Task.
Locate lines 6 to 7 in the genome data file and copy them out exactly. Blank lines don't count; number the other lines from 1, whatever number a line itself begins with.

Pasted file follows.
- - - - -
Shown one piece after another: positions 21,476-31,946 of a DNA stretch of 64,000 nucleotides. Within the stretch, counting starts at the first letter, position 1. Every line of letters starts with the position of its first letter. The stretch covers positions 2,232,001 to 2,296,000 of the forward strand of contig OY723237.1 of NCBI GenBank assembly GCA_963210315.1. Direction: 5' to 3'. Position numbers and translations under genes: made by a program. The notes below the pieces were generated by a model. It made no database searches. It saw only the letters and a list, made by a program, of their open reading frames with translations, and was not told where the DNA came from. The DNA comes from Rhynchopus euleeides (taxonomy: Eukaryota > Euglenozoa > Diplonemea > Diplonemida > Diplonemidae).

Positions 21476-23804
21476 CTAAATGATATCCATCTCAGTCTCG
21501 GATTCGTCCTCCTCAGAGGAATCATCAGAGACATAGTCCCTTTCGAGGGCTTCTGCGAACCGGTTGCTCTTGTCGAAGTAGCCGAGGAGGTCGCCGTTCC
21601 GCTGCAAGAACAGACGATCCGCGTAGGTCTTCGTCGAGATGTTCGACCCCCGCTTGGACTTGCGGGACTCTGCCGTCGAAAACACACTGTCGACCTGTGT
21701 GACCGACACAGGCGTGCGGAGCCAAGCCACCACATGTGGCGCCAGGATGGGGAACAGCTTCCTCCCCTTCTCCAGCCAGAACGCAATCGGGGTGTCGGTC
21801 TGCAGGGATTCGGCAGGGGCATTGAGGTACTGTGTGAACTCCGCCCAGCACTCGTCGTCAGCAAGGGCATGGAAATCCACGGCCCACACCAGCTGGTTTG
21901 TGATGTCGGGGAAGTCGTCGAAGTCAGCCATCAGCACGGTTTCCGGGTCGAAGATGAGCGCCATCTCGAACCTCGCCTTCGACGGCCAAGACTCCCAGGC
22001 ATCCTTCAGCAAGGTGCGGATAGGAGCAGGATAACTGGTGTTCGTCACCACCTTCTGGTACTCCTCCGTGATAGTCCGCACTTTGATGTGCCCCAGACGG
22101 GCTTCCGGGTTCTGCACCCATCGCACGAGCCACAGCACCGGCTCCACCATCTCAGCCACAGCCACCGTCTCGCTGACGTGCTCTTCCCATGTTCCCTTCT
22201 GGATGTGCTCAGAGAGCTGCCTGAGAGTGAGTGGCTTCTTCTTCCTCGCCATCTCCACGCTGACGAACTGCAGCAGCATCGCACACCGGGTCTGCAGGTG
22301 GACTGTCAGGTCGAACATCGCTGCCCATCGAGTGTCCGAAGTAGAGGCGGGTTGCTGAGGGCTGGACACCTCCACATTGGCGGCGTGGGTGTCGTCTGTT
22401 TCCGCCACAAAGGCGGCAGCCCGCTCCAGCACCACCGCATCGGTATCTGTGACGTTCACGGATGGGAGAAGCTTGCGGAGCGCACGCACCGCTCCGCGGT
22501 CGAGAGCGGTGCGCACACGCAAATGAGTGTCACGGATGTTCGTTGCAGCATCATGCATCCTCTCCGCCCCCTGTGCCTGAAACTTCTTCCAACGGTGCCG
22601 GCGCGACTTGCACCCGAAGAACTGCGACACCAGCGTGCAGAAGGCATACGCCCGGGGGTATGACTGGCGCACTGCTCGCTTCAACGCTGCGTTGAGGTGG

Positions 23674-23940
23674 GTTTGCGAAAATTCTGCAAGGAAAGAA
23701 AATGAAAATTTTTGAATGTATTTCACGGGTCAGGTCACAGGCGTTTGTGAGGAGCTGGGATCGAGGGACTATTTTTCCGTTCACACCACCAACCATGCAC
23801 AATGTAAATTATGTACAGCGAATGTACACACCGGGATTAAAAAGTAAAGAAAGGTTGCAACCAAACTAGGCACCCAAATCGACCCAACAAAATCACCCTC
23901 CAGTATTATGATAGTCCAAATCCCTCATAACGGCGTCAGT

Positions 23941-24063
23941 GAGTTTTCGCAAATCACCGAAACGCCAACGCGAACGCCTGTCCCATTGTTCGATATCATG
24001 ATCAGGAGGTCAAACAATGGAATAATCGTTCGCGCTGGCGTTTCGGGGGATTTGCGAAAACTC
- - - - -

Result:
21701 GACCGACACAGGCGTGCGGAGCCAAGCCACCACATGTGGCGCCAGGATGGGGAACAGCTTCCTCCCCTTCTCCAGCCAGAACGCAATCGGGGTGTCGGTC
21801 TGCAGGGATTCGGCAGGGGCATTGAGGTACTGTGTGAACTCCGCCCAGCACTCGTCGTCAGCAAGGGCATGGAAATCCACGGCCCACACCAGCTGGTTTG